Magnetic resonance imaging of mesenchymal stem cells labeled with dual (MR and fluorescence) agents in rat spinal cord injury.
ABSTRACT In vivo tracking cells using gadolinium-based contrast agents have the important advantage of providing a positive contrast on T1-weighted images, which is less likely to be confused with artifacts because of postoperative local signal voids such as metal, hemorrhage, or air. The aim of this study is to paramagnetically and fluorescently label marrow with dual agents (gadolinium-diethylene triamine penta-acetic acid [Gd-DTPA] and PEI-FluoR) and track them after transplantation into spinal cord injury (SCI) with magnetic resonance imaging (MRI).
Marrow mesenchymal stem cells (MSCs) from Sprague-Dawley rats were incubated with PEI-FluoR (rhodamine-conjugated PEI-FluoR) and Gd-DTPA complex for labeling. After labeling, cellular viability, proliferation, and apoptosis were evaluated. T1 value and longevity of intracellular Gd-DTPA retention were measured on a 1.5 T MRI scanner. Thirty-six SCI rats were implanted with labeled and unlabeled MSCs and phosphate-buffered saline. Then, serial MRI and Basso-Beattie-Bresnehan (BBB) locomotor tests were performed and correlated with fluorescent microscopy. The relative signal intensity (RSL) of the engraftment in relation to normal cord was measured and the linear mixed model followed by post-hoc Bonferroni test was used to identify significant differences in RSL as well as BBB score.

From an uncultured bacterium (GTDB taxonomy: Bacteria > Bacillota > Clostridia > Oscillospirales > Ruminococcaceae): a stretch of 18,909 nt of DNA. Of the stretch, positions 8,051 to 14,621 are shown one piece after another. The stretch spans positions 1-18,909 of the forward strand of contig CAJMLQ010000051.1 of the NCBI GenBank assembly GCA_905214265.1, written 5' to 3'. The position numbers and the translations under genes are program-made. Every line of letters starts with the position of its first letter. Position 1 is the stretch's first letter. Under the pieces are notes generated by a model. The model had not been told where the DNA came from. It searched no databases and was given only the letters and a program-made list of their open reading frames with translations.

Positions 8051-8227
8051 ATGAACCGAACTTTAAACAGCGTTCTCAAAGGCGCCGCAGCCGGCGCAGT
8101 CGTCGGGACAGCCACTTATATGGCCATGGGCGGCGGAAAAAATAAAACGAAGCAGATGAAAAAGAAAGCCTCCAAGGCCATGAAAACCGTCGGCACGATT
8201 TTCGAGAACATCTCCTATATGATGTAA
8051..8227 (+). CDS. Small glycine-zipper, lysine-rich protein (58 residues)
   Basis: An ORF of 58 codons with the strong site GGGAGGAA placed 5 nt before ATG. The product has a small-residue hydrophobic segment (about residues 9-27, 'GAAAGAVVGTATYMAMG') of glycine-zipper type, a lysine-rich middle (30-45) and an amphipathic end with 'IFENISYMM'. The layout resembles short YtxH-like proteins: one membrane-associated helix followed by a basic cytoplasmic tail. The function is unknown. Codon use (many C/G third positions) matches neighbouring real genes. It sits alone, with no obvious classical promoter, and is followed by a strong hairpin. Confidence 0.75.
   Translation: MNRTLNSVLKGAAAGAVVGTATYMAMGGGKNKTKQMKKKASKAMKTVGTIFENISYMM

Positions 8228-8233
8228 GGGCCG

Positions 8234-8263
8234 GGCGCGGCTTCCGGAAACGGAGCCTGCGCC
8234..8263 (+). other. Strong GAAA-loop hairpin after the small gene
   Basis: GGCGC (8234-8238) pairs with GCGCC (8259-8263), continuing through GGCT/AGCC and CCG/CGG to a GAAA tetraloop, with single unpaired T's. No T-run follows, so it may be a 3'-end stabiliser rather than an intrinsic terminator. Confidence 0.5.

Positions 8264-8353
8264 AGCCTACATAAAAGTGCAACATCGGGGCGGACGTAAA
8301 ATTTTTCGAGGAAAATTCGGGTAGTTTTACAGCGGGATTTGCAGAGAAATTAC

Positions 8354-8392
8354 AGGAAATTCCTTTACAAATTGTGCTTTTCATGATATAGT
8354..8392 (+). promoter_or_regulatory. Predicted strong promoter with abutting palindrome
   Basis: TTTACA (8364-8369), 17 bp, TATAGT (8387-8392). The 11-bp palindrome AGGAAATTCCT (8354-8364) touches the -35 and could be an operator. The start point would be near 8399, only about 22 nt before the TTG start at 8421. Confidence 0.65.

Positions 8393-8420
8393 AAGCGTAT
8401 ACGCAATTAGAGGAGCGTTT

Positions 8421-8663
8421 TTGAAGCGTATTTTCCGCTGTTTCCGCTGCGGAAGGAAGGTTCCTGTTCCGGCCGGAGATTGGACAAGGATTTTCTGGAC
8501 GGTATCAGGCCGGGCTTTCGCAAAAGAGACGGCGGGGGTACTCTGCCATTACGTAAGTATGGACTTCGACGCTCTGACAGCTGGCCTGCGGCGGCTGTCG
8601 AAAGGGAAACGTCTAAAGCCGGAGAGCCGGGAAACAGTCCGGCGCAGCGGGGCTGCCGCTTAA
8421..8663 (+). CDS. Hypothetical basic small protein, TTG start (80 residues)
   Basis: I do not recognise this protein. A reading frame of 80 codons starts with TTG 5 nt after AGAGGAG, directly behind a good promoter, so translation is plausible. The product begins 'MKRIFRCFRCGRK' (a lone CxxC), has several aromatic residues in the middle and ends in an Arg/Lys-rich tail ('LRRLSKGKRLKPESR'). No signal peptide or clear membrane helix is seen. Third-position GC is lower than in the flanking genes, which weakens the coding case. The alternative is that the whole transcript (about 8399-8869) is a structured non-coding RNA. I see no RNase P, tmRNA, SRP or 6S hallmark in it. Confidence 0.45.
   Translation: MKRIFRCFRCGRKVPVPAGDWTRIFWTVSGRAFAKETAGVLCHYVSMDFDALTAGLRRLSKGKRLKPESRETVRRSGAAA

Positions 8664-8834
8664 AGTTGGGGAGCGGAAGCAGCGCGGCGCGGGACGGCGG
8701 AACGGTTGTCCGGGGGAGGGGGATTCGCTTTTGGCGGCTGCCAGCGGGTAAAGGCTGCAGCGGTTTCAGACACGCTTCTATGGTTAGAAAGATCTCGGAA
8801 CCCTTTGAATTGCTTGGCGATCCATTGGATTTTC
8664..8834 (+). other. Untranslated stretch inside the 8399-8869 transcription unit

MSCs could be paramagnetically and fluorescently labeled by the dual agents. The labeling did not influence the cellular viability, proliferation, and apoptosis. The longevity of Gd-DTPA retention in labeled MSCs was up to 21 days. The distribution and migration of labeled MSCs in SCI lesions could be tracked until 7 days after implantation on MRI. The relative signal intensities of SCI rats treated with labeled cells at 1 day and 3 days (1.34 +/- 0.02, 1.27 +/- 0.03) were significantly higher than rats treated with unlabeled cells (0.94 +/- 0.01, 0.99 +/- 0.02) and phosphate-buffered saline (0.91 +/- 0.01, 0.95 +/- 0.01) (P < .05). Rats treated with labeled MSCs or unlabeled MSCs achieved significantly higher BBB scores than controls at 14, 21, 28, and 35 days after injury (P < .05).
Labeling MSCs with the dual agents may enable cellular MRI and tracking in experimental spinal cord injury.
- Neural Regeneration Research 05/2014; 9(10):997-9. · 0.23 Impact Factor